A brand owner’s guide to Africa’s regional IP agreements

Africa is a vast continent with 54 countries and a plethora of legal traditions that can bewilder trademark applicants wishing to protect their intellectual property in this fast-growing region. The continent boasts two regional agreements, which allow multi-jurisdictional trademark applications: the African Intellectual Property Organisation (OAPI) and the African Regional Intellectual Property Organisation (ARIPO). These two organisations cover 27 countries and greatly facilitate the process of applying for and protecting trademarks in Africa.


OAPI was created in 1977 by the Bangui Agreement and has 17 member states. It offers protection in mostly French-speaking countries of West Africa, namely Benin, Burkina Faso, Cameroon, Central African Republic, Chad, Congo, Cote D’Ivoire, Comoros, Equatorial Guinea, Gabon, Guinea, Guinea-Bissau, Mali, Mauritania, Niger, Senegal and Togo.

OAPI’s trademark registration system is automatic and unitary. Therefore, an application will cover all member states without the need for subsequent formalities and trademarks cannot be refused in connection with one or a few member states.

Further, member states do not have trademark laws or subregional registration systems. Therefore, it is not possible to seek national protection with the Bangui Agreement functioning as a region-wide IP code.

The usual time frame from application to registration is 10 to 14 months. The opposition period is six months after the date of grant.


ARIPO was established in 1976 by the Lusaka Agreement as an umbrella treaty to foster cooperation on IP matters between member states. It has been further developed by several implementing treaties, which deal with individual IP rights, such as the Banjul Protocol on Marks (1993). ARIPO’s Banjul Protocol members are mostly English-speaking countries, namely Botswana, Eswatini, Lesotho, Liberia, Malawi, Mozambique, Namibia, Sao Tome and Principe, Tanzania, Uganda and Zimbabwe.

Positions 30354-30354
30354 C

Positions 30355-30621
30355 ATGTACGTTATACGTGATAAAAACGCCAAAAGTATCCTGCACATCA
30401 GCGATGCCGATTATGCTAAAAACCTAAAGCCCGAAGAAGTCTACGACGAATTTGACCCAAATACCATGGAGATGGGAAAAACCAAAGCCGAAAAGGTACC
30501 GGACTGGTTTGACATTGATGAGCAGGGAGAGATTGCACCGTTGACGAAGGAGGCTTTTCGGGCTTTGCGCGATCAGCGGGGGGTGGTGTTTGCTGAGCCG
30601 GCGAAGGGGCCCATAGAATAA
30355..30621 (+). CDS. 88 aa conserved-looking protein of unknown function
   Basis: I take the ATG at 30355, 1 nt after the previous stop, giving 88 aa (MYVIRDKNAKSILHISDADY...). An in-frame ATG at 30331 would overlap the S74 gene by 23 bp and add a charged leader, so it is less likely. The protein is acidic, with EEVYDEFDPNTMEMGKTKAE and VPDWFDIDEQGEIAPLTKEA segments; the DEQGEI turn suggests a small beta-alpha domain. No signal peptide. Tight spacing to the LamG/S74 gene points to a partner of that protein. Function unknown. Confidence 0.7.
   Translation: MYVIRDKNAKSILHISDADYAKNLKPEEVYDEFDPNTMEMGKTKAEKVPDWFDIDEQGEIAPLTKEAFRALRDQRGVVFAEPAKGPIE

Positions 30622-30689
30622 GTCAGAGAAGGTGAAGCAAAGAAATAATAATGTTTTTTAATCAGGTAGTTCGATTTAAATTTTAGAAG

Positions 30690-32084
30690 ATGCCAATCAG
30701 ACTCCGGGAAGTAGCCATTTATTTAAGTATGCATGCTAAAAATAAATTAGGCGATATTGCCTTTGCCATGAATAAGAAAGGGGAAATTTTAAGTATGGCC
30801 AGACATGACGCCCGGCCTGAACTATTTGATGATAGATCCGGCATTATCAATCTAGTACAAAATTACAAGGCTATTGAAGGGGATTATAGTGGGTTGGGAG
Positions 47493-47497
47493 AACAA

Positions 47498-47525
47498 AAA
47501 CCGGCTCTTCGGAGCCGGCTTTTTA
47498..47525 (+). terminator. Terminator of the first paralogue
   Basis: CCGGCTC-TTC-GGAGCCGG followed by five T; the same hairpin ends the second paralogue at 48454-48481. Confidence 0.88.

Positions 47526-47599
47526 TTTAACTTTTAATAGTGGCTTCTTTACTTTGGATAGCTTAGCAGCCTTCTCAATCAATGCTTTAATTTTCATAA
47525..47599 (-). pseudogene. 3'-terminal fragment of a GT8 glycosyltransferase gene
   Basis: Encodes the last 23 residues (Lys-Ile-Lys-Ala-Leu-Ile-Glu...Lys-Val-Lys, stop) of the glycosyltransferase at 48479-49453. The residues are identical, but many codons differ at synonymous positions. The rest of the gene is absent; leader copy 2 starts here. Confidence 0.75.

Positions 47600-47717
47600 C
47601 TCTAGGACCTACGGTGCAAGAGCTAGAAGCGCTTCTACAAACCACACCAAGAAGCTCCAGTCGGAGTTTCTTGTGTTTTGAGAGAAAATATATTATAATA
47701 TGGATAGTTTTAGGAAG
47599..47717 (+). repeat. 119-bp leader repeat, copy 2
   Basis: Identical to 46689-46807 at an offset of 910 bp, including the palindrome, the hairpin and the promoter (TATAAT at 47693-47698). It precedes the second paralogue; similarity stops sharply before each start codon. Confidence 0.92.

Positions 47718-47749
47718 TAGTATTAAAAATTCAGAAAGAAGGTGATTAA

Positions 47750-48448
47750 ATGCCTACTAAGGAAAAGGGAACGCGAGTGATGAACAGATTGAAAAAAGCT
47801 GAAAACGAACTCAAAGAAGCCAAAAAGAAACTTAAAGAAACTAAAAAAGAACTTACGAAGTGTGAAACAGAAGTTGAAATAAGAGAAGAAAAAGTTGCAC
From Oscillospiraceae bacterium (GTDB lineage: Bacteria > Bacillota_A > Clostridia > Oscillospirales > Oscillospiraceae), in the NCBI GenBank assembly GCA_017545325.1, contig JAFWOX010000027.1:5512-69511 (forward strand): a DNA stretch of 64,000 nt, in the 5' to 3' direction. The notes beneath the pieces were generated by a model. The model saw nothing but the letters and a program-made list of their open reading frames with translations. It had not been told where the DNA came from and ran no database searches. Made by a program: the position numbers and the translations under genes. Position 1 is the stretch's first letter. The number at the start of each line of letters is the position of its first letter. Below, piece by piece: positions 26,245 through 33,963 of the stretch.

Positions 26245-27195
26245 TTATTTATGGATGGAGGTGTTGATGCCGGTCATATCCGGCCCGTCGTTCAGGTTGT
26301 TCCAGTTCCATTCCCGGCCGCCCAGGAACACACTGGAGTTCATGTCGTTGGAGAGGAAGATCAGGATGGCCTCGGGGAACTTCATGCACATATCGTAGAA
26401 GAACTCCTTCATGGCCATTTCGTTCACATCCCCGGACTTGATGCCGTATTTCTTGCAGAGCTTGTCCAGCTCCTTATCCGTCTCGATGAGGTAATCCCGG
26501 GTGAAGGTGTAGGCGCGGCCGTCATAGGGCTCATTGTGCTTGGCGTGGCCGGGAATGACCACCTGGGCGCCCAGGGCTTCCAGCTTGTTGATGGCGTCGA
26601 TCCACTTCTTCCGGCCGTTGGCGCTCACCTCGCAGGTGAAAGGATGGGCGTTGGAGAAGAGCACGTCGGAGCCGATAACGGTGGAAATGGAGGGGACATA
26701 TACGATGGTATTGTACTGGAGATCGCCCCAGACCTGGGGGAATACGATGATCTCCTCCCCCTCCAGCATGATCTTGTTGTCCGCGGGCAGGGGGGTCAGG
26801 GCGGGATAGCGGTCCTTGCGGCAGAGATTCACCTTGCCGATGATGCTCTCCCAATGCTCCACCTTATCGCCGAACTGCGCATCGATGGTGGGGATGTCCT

The most interesting component of the ARIPO registration system is that, unlike OAPI, it requires applicants to designate the individual member states in which protection is sought, and an application can be refused in connection with some member states without cancelling the whole trademark or affecting other designations.

Upon receiving an application, ARIPO will conduct a formal review and forward the trademark to the designated national IP offices for examination according to their national trademark laws, which may include a prior mark search.

The usual time frame from application to registration is 12 to 18 months. The opposition period is three months after publication in the regional Marks Journals.

The ARIPO registration system is less straightforward than OAPI’s and relies heavily on each member state’s ability to adapt its national trademark laws and practice to the Banjul Protocol. While this can be construed as a shortcoming, it is actually its strength, as it is more adaptable and future proof, and makes it easier for new countries to participate.


The growth of cross-national African trade spearheaded by the ratification of regional free trade agreements will foster the expansion and improvement of regional trademark registration systems. Companies with economic interests in Africa that wish to expand their trademark portfolio should be aware of the advantages of ARIPO and OAPI as they enable cost-efficient and effortless protection strategies.

This is an Insight article, written by a selected partner as part of WTR's co-published content. Read more on Insight

Unlock unlimited access to all WTR content